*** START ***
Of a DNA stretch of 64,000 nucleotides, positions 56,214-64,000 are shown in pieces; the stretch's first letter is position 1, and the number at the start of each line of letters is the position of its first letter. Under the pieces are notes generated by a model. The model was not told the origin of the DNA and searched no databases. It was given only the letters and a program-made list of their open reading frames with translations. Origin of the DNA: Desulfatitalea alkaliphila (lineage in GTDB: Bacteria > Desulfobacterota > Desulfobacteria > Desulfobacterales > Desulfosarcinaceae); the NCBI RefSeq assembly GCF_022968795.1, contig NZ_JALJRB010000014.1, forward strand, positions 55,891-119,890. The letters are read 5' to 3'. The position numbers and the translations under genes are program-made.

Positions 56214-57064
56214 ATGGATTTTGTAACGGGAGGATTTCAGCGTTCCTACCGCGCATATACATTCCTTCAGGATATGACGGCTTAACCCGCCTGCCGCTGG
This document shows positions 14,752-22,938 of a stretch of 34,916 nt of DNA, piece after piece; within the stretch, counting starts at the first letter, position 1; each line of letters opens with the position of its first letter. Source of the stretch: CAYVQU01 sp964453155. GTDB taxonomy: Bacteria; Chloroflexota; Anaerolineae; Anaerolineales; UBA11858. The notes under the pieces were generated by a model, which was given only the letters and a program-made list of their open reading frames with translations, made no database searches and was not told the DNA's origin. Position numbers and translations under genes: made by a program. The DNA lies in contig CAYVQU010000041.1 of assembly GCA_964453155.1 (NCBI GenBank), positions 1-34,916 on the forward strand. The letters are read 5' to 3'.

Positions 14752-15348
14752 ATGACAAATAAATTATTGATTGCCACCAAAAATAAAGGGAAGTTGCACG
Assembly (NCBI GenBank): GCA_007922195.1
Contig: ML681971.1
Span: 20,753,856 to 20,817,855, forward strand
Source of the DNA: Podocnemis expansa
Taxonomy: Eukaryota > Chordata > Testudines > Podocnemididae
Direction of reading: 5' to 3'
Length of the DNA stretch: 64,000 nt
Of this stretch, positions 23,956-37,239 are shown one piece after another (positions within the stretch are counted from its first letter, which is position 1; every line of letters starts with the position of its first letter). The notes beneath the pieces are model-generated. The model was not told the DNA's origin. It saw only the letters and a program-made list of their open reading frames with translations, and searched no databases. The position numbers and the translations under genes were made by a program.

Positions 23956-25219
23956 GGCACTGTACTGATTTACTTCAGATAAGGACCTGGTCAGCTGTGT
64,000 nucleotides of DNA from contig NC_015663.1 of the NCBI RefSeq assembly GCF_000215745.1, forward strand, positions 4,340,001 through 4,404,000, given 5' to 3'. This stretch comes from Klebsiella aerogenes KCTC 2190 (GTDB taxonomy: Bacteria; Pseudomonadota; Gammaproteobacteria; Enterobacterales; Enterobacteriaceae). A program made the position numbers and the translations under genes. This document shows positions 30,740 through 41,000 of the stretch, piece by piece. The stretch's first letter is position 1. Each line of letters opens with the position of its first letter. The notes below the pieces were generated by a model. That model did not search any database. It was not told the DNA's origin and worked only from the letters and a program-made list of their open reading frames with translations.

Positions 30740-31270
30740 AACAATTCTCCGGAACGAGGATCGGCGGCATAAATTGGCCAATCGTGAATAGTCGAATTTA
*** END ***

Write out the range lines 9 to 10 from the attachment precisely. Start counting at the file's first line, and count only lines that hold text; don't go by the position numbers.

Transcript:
Span: 20,753,856 to 20,817,855, forward strand
Source of the DNA: Podocnemis expansa